The degree you're describing sounds a little like computer engineering, but I'm not sure how helpful that would be for robotics.

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Re: Favorite Engineering branch?

Postby MessioticRambles » Thu Jun 24, 2010 2:16 am UTC

KestrelLowing wrote:In my dream world, it would be studying robotic locomotion, so I guess more mechanical, but mechatronics would be good as well. I really do need to learn a bit more about programming and controls though. There's a couple universities I know of that have labs for robotic locomotion (at least in grad levels) so I'm really, really hoping I can get into one of those programs for grad school.

The degree you're describing sounds a little like computer engineering, but I'm not sure how helpful that would be for robotics.


What you call Computer Engineering is what we call Computer Systems Engineering, and as for first year, they are exactly the same, it's just that from second year onwards I am only required to do Computer Science whereas they are required to do Electrical Engineering and Computer Science courses.
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Re: Favorite Engineering branch?

Postby Bakemaster » Fri Jun 25, 2010 1:45 am UTC

Two of the groomsmen at my wedding did Computer Engineering at Northeastern. They described it pretty much as a mix of CS and EE. They both took a robotics course, but it might have been a special elective rather than a major requirement; I'm not sure.
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Re: Favorite Engineering branch?

Postby Alx_xlA » Fri Jun 25, 2010 5:04 am UTC

Civil, Mechanical, and Industrial Engineering are the ones for me... I like the practical aspects of it.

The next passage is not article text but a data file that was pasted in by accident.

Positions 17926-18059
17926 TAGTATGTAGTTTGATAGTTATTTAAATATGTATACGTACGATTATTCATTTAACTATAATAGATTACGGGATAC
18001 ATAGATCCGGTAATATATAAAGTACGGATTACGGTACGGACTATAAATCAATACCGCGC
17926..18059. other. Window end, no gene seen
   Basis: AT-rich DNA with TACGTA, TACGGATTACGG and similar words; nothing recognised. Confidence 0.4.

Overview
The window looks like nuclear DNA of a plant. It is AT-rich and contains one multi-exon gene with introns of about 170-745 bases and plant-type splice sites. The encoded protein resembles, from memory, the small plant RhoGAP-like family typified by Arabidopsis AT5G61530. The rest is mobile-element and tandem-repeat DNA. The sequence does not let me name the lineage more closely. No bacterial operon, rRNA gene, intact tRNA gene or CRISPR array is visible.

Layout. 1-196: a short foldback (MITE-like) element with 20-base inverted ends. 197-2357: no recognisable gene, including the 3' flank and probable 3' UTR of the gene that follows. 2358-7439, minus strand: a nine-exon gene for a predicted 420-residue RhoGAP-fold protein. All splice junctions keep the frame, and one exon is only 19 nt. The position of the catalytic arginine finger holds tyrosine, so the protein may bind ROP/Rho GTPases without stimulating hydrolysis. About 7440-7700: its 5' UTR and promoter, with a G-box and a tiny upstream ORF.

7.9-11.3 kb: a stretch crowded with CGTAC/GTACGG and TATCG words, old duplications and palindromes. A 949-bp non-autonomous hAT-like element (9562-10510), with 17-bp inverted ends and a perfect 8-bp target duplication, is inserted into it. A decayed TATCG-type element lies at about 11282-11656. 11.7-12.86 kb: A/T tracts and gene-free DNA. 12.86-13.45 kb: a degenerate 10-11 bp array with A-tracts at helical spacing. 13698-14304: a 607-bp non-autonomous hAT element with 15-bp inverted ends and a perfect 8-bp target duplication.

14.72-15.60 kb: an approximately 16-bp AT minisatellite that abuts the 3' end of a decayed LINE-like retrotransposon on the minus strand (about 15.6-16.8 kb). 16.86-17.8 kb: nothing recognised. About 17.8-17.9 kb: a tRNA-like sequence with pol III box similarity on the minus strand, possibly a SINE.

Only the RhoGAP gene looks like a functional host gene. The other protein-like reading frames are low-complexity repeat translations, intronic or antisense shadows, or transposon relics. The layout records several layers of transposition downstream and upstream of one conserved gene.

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Re: Favorite Engineering branch?

Postby waltwhitmanheadedbat » Fri Jun 25, 2010 9:29 am UTC

IMO:

-Electrical, chemical, industrial and mechanical strike me as very general and versatile.

-Others like petroleum and aerospace strike me as very particular but people get paid an awful lot and probably have enough general chemical/mechanical to kick vast tracts of posterior. Also, I saw a reddit iama with a photonics/laser engineer and he was pretty awesome. Similar situation most likely.

-Computer engineering is double strength awesome sauce, the work with FPGAs especially.

I suppose my dream job (if I had a desire to work a regular job over being a business owner) would be chemical engineer with an awful lot of chemistry. Something with research as well as practical applications, say in pharmaceuticals. Even better if I can get some ethnobotany in there and work on practical ways to synthesize and mass-produce things that have traditional uses and heretofore have not been extracted and placed in a simple, elegant, buffered tablet.

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Re: Favorite Engineering branch?

Postby Bakemaster » Fri Jun 25, 2010 9:02 pm UTC

This thread might find the entry on Engineering from the Occupational Outlook Handbook of the bureau of labor (US Dept. of Labor) interesting. Especially the employment growth projections for various engineering fields:
Much faster than average growth: Biomedical, Civil, Environmental
Faster than average growth: Industrial, Petroleum, Mining & Geological